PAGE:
Hair Pieces in Fashion: Kerry Howley

Animal fiber is nothing new to fashion- from mink coats to lambswool sweaters. And while fur can be shocking due to its controversial standing, as a material, it isn’t exactly groundbreaking. In a contemporary fashion scene where we’ve managed to spin thread from mammals, bugs and wood, what is the next step? Is it possible to push the hunt for new materials further? The answer of course, is “always”.  WGSN recently pointed out a very unlikely trend that has begun to emerge: the use of human hair!

hair necklace - kerry howley - start up fashion business resourceLove it or hate it, it can’t be denied that the concept of using hair in fashion definitely makes us consider our comfort level with animal products, as well as ourselves. A dress made of silk (that comes from a tiny, wriggling worm!) is considered luxurious. Yet most people would cringe at the thought of a hair-dress, despite its familiarity and the fact that collecting it does not harm anyone. It is this mentality that inspires the work of accessory designer Kerry Howley.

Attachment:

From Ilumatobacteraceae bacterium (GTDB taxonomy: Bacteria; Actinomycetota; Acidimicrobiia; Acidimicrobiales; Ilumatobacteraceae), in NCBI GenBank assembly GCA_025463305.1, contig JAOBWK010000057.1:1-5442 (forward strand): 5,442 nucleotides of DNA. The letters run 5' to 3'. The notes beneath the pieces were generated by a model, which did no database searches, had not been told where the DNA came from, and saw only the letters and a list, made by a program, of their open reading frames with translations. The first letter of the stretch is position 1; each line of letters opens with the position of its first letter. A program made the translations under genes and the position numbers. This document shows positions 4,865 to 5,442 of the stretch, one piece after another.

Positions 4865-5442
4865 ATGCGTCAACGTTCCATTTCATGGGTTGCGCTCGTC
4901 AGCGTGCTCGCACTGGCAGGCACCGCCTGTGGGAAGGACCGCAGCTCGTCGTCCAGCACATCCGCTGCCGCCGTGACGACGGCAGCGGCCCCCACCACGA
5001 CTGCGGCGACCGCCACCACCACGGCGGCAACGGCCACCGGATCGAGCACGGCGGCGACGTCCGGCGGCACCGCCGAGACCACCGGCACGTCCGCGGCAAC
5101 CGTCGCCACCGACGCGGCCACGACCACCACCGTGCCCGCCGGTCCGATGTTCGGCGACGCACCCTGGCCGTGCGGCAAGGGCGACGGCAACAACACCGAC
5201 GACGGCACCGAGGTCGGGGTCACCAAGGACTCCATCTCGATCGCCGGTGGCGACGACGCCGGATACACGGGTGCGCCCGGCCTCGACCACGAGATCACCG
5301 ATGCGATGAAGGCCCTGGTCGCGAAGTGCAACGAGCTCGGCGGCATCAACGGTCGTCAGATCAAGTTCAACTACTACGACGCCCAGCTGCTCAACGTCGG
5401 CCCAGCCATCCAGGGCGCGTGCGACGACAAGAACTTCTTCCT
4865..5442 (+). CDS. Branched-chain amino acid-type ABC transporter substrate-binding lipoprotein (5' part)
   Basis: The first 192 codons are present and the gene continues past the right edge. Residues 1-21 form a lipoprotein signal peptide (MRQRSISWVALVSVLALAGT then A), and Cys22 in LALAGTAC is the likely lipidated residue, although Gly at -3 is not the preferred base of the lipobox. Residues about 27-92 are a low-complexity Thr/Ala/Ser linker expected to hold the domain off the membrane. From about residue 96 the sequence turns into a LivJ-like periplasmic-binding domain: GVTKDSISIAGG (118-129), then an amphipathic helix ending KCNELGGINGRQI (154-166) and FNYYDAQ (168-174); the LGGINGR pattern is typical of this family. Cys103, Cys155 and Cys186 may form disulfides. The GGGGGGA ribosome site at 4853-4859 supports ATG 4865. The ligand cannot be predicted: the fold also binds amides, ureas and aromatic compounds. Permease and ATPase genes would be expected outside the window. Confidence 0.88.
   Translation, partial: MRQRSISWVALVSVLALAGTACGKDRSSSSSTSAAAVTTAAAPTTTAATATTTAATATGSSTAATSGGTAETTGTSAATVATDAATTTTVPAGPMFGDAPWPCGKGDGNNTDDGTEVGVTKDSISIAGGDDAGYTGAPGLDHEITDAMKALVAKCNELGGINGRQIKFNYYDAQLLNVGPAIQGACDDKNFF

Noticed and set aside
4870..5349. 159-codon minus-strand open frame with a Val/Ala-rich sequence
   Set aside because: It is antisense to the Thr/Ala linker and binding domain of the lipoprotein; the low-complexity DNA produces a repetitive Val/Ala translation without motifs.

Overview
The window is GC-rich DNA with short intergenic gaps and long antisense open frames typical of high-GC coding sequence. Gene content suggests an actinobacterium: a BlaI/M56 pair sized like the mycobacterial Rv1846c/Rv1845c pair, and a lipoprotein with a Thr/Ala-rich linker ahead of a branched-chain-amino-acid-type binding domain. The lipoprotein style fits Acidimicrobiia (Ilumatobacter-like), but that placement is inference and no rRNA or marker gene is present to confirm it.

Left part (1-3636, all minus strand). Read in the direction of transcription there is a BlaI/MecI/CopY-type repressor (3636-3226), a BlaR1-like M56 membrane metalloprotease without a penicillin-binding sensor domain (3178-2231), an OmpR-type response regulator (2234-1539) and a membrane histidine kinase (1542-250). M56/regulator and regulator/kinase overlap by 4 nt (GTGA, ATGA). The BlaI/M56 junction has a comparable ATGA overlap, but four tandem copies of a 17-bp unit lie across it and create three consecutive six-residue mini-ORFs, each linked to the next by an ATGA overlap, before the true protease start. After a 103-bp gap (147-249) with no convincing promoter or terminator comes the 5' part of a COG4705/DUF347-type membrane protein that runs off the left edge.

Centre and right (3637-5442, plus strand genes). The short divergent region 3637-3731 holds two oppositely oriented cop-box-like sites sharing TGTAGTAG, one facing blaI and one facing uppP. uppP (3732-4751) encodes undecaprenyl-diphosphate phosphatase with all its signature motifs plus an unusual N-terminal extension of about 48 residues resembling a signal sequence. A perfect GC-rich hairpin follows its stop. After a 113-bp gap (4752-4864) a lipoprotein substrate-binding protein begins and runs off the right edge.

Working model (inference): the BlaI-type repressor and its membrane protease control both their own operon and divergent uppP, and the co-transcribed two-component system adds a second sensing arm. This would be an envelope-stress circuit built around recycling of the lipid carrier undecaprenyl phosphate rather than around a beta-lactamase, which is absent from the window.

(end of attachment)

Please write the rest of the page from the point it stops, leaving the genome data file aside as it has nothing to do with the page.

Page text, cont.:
Howley’s collection, Attraction/Aversion is an experiment in psychology. She has crafted stunningly elegant necklaces from human hair. Howley meditates on the idea that while on our heads, hair is a precious possession, something we “take pride in.” Yet once it is cut off, we gain an aversion to it.

The collection gives a new life and beauty to hair that has been disposed of; each piece takes on the appearance of delicate lace. The perfect symmetry within the patterns establishes familiarity, returning the wearer to the close relationship we feel with any part of our bodies. In the end, the material has been completely transformed from being perceived as waste to its former, more elevated status as a gorgeous accessory to complete a look.

Howley is available for commissions, and can do more than just jewelry! For more information or to contact the designer, visit

Jessica Bucci

Jessica has been trained in a wide variety of textile and fiber processes, traditional as well as computer-aided, which she uses in both her design and sculptural work. Jessica has also served as a teaching assistant for beginning weavers and drawers.